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The positive side of failure

Progressive Dairyman Editor Jenna Hurty Published on 24 May 2016

Failure. I looked at the big fat F next to organic chemistry and felt every dream, every optimistic thought in my head fade to gray and disappear.

I had just finished the fall semester of my junior year of college and returned home for Christmas break. It was the first time I’d ever failed a class or anything for that matter. Sitting there in my room, I’d never felt so frustrated, so defeated, so hopeless.

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At that point my father called me into our family room. Tears running down my face, I stared at the floor, too embarrassed to look him in the eye. After giving me a hug and telling me he still loved me, he said, “OK Jenna, you failed. What’s your next step? What are your options?”

I looked at him, surprised. Options? What did he mean options? I’d failed. I didn’t have options.

After several minutes of talking, he showed me that I did in fact have options. I could retake the class and continue on my current path towards dual degrees in agriculture science and English.

I could drop my agriculture science major to a minor and only graduate with one degree. I could drop agriculture science completely. Or I could continue crying in my room.

He then explained to me that successful people aren’t successful because they never failed; they’re successful because when they failed they got back up, reassessed the situation and pushed forward.

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If you never push yourself, if you never do anything outside your comfort zone, congratulations, you will probably never fail. However, you will also never know what you are actually capable of. You will never reach your full potential as an individual. You will never be the best that you can be because you will not know what your best is.

At the same time, he said, you have to learn to accept failure in the sense that you need to learn to acknowledge when you can’t do something, let it go and move on. You can’t do and be good at everything. Dwelling on past failure merely inhibits future success because you will never fully commit to your new path.

Trial and error is a part of life, especially in the dairy industry. Science, tradition and past history help us make decisions about how to manage a dairy or when to cull cows.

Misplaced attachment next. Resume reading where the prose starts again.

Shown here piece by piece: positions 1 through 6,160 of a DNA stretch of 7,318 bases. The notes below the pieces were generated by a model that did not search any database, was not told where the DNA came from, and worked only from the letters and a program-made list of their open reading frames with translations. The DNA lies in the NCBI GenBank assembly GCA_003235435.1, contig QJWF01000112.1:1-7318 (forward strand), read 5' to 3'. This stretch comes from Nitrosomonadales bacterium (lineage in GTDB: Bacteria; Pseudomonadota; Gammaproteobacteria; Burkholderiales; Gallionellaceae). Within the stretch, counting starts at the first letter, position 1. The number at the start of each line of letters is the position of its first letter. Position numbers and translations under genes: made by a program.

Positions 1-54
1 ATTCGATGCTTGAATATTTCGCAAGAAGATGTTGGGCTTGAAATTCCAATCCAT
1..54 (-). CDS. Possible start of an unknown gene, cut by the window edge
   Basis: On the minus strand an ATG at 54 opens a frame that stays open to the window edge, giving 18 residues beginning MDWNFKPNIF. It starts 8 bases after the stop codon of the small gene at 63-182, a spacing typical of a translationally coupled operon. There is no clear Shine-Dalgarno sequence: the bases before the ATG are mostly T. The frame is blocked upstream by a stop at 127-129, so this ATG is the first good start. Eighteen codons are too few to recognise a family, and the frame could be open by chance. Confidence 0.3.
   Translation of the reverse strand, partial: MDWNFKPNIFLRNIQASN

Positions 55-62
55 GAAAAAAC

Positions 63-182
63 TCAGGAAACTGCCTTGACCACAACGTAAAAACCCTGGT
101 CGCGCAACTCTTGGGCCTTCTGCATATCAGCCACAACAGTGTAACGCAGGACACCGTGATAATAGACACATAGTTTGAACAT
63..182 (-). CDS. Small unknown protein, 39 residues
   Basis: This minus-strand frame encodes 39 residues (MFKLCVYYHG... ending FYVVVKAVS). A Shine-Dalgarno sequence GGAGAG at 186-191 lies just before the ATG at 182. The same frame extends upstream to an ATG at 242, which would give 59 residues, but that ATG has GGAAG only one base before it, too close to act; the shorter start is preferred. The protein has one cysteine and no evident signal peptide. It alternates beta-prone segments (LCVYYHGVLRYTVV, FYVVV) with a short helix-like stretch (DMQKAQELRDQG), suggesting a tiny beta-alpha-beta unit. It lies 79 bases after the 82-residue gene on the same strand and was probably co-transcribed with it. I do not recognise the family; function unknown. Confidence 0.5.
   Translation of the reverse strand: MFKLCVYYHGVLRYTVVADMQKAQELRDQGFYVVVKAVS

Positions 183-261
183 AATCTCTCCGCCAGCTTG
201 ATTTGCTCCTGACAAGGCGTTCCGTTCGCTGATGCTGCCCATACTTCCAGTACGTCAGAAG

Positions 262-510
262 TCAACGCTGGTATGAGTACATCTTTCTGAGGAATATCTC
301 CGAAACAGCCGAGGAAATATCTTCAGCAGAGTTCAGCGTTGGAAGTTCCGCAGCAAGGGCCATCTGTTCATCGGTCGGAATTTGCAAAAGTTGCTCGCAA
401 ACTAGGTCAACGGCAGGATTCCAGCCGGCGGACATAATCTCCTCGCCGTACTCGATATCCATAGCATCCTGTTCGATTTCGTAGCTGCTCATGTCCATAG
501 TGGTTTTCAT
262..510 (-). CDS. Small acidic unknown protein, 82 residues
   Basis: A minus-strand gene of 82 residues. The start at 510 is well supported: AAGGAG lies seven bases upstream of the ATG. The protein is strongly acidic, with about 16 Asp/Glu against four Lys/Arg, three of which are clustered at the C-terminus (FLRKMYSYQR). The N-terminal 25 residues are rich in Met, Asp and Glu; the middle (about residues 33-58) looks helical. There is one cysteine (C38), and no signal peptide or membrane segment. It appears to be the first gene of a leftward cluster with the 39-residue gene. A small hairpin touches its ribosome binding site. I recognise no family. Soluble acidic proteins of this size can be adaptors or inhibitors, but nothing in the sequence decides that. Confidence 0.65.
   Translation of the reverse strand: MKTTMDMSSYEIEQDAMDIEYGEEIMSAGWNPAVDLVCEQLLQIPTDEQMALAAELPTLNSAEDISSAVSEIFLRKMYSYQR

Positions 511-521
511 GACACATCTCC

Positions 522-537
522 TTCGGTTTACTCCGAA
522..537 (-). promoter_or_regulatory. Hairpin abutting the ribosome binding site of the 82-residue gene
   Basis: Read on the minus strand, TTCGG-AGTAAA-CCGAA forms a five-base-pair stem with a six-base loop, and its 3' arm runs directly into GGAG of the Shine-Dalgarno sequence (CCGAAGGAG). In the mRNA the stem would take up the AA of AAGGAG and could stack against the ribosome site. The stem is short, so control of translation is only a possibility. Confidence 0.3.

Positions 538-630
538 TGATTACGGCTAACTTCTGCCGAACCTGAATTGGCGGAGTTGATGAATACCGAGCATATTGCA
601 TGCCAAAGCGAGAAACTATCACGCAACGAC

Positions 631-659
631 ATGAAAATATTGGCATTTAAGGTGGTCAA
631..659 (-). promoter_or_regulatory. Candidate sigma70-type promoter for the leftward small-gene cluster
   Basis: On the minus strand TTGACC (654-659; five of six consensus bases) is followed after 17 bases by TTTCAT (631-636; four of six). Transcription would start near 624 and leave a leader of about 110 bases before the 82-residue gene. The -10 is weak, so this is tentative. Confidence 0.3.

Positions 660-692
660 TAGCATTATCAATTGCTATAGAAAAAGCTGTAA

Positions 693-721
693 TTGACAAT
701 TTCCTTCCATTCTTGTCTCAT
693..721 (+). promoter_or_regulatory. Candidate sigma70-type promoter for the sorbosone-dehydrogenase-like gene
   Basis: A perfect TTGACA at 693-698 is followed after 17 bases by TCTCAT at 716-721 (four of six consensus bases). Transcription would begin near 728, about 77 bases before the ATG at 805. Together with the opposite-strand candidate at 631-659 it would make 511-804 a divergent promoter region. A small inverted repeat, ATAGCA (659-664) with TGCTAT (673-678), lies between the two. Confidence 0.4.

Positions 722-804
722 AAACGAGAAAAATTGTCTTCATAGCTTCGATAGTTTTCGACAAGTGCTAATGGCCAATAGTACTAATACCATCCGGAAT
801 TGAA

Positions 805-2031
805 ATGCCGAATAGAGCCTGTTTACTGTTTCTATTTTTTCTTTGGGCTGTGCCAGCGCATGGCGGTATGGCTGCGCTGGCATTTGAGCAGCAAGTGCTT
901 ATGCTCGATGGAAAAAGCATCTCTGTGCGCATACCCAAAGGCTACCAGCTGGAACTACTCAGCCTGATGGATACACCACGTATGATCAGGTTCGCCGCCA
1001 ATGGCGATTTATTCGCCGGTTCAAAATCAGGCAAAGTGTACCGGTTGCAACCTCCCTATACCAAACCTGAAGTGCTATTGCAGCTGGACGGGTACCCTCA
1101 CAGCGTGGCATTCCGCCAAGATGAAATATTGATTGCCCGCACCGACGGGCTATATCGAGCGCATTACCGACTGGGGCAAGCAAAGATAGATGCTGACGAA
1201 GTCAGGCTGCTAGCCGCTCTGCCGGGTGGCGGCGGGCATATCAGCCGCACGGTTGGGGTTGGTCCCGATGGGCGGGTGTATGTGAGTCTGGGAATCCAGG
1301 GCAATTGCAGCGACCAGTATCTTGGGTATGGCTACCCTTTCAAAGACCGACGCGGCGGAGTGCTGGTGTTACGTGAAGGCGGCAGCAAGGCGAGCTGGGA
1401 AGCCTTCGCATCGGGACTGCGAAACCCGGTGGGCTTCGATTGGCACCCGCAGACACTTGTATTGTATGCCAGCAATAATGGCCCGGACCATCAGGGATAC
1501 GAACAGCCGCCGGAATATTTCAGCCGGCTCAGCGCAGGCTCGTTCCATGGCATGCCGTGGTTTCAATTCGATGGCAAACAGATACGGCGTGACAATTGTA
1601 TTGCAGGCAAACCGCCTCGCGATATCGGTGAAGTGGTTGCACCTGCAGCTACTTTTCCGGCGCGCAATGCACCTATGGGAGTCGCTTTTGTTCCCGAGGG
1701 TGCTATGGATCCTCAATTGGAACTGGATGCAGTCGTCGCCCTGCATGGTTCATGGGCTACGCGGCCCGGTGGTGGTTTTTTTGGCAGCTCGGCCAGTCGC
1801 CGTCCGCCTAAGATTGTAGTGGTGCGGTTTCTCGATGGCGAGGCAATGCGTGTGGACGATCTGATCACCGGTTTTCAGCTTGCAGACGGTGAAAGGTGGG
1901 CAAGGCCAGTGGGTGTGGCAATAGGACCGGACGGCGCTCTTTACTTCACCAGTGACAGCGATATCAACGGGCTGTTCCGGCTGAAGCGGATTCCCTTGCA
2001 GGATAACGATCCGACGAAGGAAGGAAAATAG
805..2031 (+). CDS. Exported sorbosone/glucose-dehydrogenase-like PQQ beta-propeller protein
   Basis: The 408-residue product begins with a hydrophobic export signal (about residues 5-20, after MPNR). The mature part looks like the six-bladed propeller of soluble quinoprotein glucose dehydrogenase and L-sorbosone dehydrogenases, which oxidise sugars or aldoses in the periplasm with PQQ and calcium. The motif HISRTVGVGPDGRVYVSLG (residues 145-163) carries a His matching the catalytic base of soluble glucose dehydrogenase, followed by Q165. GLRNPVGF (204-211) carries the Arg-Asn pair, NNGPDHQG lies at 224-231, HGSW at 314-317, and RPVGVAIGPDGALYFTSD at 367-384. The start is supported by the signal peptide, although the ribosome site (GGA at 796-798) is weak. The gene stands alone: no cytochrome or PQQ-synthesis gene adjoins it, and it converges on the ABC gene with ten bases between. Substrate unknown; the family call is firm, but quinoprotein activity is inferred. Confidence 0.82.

However, there is always an element of trial and error. What worked last year may not work this year, just like what works in Idaho may not work in Wisconsin. Even neighboring dairies may not do things exactly the same because each one has different family dynamics, resources and challenges.

For instance, several years ago Lloyd and Daphne Holterman at Rosy-Lane Holsteins (click here to read the article) were having major issues with pulling calves and they had a high dead on arrival (DOA) rate, so they started breeding their Holstein herd to Jersey bulls.

The cross-bred animals were quite a bit healthier, but they couldn’t compete with the purebred Holsteins on production. Unsatisfied with their production, Lloyd decided to go back to purebred Holsteins. However, he changed his breeding philosophy and started breeding for productive life instead of total performance index (TPI).

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Last year, 17 years after changing their mindset, Rosy-Lane Holsteins boasted a 31,600-pound rolling herd average at 4 percent fat and 3.2 percent protein. They pull one out of every 50 calves and their DOA rate is only 5 percent. In addition, their dairy now owns the fourth-highest genomic net merit Holstein in the country. He rethought his strategy, changed direction and now he has the herd he wanted.

For me, rethinking my strategy meant retaking organic chemistry with a different professor and not overloading myself with other hard classes and organizations so I could spend extra time studying and learning my nemesis.

A year and a half after that awful Christmas break, my father watched me graduate with not only a bachelor’s degree in English, but one in agricultural science as well. I never learned to love, nor would I say I became good at organic chemistry, but I learned it well enough to pass the class and earn my degree.

Looking back now, I’m glad I failed that class. Not because I’m glad I failed, but because it taught me what it truly means to challenge myself and push myself to do things that are far outside of my strengths.

It taught me to value success and see it as something to be earned, not something that is given. We are no more entitled to success than we are to win an Oscar or a Nobel Peace Prize or own a successful dairy. We have to earn it.  PD

Jenna Hurty
  • Jenna Hurty

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